A man murdered a 74-year-old Palm Springs resident with a hatchet, then lied to police and changed his story to imply the killing was committed in self-defense, a prosecutor said Thursday, while a defense attorney alleged that his client was forced to respond with deadly force after being drugged, sexually assaulted and later attacked with a knife.
Jason William Brokken is accused of killing Kenneth R. Moody on Jan. 21, 2012, at the senior citizen’s Gem Drive home. Moody’s body was found inside a garbage bag on the side of Rudderow Lane in Sky Valley the following day.
The 52-year-old defendant, who reportedly moved to Palm Springs from the Santa Barbara area just weeks prior to Moody’s death, is charged with first-degree murder and a sentence-enhancing weapon-use allegation.
Police and prosecutors allege that Brokken, who was temporarily staying at a residence near Moody’s, visited the victim at his home and asked if he could use Moody’s shower, then killed him in his bedroom by driving a hatchet into his head eight times.
When Moody’s body was found, investigators found a phone bill leading them to his residence, where they found clothing stained with blood and “DNA blood evidence” in and around Brokken’s van, all of which matched Moody’s, according to the prosecution.
Deputy District Attorney Antonio Fimbres said Brokken initially denied owning the van and said that he got along well with Moody, and claimed he knew nothing about his death.
The prosecutor said that in 2014, Brokken tried to pin the murder on another man, and only after physical and forensic evidence linked Brokken to the killing did he concoct a story of being sexually assaulted and attacked by Moody.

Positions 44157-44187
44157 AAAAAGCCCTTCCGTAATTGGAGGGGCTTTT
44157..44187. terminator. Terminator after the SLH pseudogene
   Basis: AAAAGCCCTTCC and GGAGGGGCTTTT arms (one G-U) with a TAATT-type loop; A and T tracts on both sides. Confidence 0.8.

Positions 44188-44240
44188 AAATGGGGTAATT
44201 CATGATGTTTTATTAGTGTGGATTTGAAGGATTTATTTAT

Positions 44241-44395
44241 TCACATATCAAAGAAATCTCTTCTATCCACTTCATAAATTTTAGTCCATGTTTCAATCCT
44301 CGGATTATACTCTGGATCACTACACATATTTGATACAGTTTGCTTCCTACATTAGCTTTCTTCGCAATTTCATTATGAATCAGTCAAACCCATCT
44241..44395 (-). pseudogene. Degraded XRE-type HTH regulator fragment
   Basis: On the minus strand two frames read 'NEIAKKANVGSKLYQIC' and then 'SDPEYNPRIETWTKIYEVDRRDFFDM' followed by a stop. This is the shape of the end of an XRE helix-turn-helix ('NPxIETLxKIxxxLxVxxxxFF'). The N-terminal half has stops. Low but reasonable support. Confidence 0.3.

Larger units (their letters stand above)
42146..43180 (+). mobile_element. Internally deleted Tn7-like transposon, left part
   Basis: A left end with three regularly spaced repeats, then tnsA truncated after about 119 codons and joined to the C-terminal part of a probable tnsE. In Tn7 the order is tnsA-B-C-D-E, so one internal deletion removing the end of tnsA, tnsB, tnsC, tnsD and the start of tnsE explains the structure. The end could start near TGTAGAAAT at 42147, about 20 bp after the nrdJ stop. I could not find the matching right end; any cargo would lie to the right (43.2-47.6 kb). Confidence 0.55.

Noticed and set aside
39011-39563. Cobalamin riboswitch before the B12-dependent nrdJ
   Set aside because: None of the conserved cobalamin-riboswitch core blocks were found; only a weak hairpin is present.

Fimbres argued that Brokken’s attempts to conceal the killing, which included moving Moody’s body to the desert and cleaning portions of his bedroom, illustrated his guilt.
“His actions that day told you it was a murder,” Fimbres alleged in his closing argument.
Brokken’s attorney, Cameron Quinn, told jurors that Moody spiked a cup of coffee with ketamine and gave it to Brokken, andthe next thing the defendant knew, he was in Moody’s shower. He went home to collect himself, then returned to Moody’s home to try and figure out what occurred and Moody attacked him with a knife, Quinn alleged.
While the prosecution emphasized that Moody had no defensive wounds on his hands and arms — Fimbres said the victim was killed while sitting at his desk with his back turned to Brokken — Quinn alleged that Moody “charged” Brokken and was on the attack, removing any possibility of defensive wounds.
“He catches Jason by surprise, to which Jason must react. Moody is not in a defense posture,” Quinn said.
While Fimbres alleged that the number of blows to Moody’s head affirmed it was an intentional killing, Quinn maintained that Brokken did whatever he felt necessary in the heat of the moment to survive, and that lingering ketamine intoxication may have affected his perception of the situation. Nonetheless, “Jason had no intent to harm, let alone kill anyone,” Quinn told the jury.
He said Brokken did not immediately come forward with his claims regarding sexual assault because he was embarrassed and fearful of that information being made public.
Jurors were expected to begin deliberating Thursday afternoon.